"Among other things, the study showed that in some cases field position was more important than ball possession, and that the laws of probability could determine an offensive team's scoring chance from any spot on the field," Reid wrote. "Moreover, probability could dictate an expected value to the offensive team's field position, which could be expressed in points."

NFL coaches eventually copied everything Walsh designed.

NFL coaches discarded Carter's probabilistic analytics.

Clearly, the question is ... Why?

Why did NFL coaches treat Walsh's play designs as super valuable products worthy of infinite copying and discard Carter's analytics as so much byproduct waste?


The answer rests in Silver's limited understanding of what he calls "elective choices--options that opponents have little or no choice of preventing."

The greatest play designers in football history became so by embedding elective choices in their plays. For example, in his famous power sweep, Vince Lombardi embedded elective choices known as ... wait for it ... option blocking, which Lombardi developed at West Point as an assistant to Red Blaik.

At the college level, Bill Yeoman's veer and Darrell Royal's and Emory Bellard's wishbone embedded three elective choices in a single play known as ... wait for it ... the triple option (dive, keep and pitch).

Likewise, Walsh embedded three elective choices in his short passing game (primary, alternate and outlet receivers) and the most famous play he ever designed, "The Catch," was called ... wait for it ... "sprint right option."

The elective choices embedded in today's "spread designs," such as the designs Chip Kelly brought with him to Philadelphia from Oregon, are direct descendants of the embedded elective choices in the designs of Lombardi, Yeoman, Walsh, et al.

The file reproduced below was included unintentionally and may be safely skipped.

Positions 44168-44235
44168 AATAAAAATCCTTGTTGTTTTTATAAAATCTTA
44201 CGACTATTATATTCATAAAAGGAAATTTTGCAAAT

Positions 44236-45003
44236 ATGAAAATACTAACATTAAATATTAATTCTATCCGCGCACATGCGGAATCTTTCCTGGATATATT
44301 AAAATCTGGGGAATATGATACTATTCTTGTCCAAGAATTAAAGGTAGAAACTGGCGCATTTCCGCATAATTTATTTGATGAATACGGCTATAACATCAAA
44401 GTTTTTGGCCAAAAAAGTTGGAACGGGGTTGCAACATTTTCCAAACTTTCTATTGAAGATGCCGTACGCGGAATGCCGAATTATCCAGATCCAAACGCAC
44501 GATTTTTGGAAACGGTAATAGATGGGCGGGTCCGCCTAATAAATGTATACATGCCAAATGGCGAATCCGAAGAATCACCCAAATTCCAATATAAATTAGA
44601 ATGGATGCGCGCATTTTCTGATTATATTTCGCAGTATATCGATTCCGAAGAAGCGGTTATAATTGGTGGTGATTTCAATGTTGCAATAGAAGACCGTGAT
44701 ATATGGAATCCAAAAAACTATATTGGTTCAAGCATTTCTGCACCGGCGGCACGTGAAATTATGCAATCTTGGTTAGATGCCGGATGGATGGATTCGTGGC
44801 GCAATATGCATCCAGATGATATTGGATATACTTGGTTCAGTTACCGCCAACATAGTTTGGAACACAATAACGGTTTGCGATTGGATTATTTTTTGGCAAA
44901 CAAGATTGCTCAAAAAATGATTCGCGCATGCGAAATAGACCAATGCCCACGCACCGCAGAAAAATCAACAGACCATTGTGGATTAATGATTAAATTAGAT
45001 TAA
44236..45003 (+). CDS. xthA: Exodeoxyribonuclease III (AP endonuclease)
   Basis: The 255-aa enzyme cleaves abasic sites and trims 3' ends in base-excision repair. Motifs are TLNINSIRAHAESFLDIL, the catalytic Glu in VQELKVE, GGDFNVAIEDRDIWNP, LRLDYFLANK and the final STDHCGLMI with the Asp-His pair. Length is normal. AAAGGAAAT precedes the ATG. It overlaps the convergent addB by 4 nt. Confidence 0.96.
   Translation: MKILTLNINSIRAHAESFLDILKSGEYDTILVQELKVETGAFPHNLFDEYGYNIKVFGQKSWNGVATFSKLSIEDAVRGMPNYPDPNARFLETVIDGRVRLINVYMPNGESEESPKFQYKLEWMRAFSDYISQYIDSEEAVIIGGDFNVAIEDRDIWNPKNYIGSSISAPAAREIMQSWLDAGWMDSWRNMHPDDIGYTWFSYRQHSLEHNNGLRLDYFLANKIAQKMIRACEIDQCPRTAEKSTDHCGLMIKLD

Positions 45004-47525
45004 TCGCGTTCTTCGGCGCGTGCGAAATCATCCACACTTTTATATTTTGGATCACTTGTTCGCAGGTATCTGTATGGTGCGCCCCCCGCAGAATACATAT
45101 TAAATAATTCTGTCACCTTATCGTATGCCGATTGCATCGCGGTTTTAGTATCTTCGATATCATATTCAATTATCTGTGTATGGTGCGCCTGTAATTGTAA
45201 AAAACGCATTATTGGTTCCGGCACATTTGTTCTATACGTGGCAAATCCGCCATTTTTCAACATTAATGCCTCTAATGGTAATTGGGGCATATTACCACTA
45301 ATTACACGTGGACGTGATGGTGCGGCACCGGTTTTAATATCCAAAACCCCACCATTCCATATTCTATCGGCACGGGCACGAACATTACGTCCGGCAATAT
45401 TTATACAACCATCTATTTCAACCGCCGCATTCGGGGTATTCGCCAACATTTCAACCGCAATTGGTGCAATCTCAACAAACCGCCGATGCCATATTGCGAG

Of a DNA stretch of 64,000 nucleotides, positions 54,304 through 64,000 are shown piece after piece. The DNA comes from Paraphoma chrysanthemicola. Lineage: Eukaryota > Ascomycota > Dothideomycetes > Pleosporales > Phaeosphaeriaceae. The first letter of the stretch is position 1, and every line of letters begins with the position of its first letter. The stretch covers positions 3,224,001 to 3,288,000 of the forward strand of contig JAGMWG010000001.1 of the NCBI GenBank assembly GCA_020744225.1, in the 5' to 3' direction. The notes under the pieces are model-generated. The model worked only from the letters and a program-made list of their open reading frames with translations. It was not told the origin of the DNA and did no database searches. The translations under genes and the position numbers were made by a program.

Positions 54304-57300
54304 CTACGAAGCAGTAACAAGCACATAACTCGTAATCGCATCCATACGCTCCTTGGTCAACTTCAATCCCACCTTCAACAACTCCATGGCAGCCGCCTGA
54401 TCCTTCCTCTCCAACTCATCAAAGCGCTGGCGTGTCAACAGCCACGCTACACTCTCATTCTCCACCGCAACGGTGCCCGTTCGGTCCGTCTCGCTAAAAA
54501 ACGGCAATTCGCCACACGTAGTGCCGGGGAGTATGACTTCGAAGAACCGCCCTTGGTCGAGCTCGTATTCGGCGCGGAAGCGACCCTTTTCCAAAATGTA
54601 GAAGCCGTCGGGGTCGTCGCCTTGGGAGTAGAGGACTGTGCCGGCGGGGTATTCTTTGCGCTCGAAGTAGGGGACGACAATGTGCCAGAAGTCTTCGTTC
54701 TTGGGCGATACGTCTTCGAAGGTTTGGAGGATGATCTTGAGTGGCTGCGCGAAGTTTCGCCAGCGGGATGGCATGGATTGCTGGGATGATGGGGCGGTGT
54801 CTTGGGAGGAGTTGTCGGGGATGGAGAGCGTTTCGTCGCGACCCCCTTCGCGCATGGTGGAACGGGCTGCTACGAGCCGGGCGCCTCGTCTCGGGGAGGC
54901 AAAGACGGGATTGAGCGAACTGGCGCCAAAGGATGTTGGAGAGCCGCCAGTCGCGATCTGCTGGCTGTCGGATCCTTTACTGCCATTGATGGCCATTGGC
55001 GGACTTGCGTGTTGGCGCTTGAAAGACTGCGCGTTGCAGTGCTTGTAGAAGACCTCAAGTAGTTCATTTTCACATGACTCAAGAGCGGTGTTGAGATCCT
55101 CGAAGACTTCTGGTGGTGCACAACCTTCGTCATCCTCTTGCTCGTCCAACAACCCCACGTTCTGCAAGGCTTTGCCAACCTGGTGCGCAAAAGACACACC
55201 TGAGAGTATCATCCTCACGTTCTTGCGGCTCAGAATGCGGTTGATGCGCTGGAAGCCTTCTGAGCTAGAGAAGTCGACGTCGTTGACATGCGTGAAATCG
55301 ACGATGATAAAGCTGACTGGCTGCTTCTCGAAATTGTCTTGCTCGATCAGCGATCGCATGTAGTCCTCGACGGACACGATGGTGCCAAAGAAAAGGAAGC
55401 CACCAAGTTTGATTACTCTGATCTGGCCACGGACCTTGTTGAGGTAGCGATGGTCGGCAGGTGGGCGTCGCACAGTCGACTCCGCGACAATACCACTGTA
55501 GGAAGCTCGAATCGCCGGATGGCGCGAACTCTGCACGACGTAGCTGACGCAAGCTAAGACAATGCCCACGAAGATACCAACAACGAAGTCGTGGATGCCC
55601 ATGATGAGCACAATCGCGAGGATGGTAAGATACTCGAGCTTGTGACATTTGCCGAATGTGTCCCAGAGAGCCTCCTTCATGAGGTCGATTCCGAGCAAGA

Silver and others who allege the NFL has been resistant to analytics make no distinction between an embedded or endogenous elective choice--which can be imposed upon the opponent on first, second, third or fouth down from inside the play after the ball has been snapped--and far less powerful exogenous elective choices that can only be made from outside the play before the ball is snapped, e.g., a fourth-down choice.

But the difference between an endogenous embedded elective choice that is delayed until after the ball is snapped and an exogenous elective choice that must be made before the ball is snapped is enormous because the longer the elective choice is delayed the less time and opportunity the opponent has to counter-adapt and prevent the manifestation of the consequences of the choice before the whistle sounds and ends the play.

In other words, the longer a coach waits to impose an elective choice on an opponent, the more powerful that choice will be.

Macro-economist Paul Romer essentially captured this principle in his seminal paper on change, Endogenous Technological Change, when he found "patience is always undervalued."

Paul Romer is of no relation to and should not be confused with macro-economist David Romer, who has written that NFL coaches should almost always eschew patience when making elective choices on fourth down.

Like David Romer, Silver criticizes NFL coaches who refuse to eschew patience on fourth down.

Silver characterizes NFL coaches as collectively "gutless" on fourth down, which is an absurd characterization on its face, not to mention more than a little condescending, rude, and mean-spirited.

Silver speculates without a shred of data that NFL coaches stubbornly refuse to eschew patience on fourth down because the average NFL team has been owned by someone other than the coach for 34 years. Apparently, coaches of NBA teams that are owned by others for only 15 years are not saddled with this debilitating lack of impatience although Silver did not provide any data to support that conclusion either.

"This [NFL] is a culture that fosters extreme risk aversion," Silver wrote. "Going for it on fourth down is risky twice over: in the micro sense of staking more on the result of one play, and in the macro sense of defying custom and tradition."

Are NFL coaches really that risk averse?


Let's first talk macro.

It is true on the micro level that going for it on fourth down is risky in that it stakes more marginal risk on an individual play than on first, second, or third down because the offense risks losing possession without losing the ball on a turnover, but on the macro level it is Silver who is clinging to custom and tradition when he insists on judging NFL coaches solely on their exogenous fourth down elective choice-making.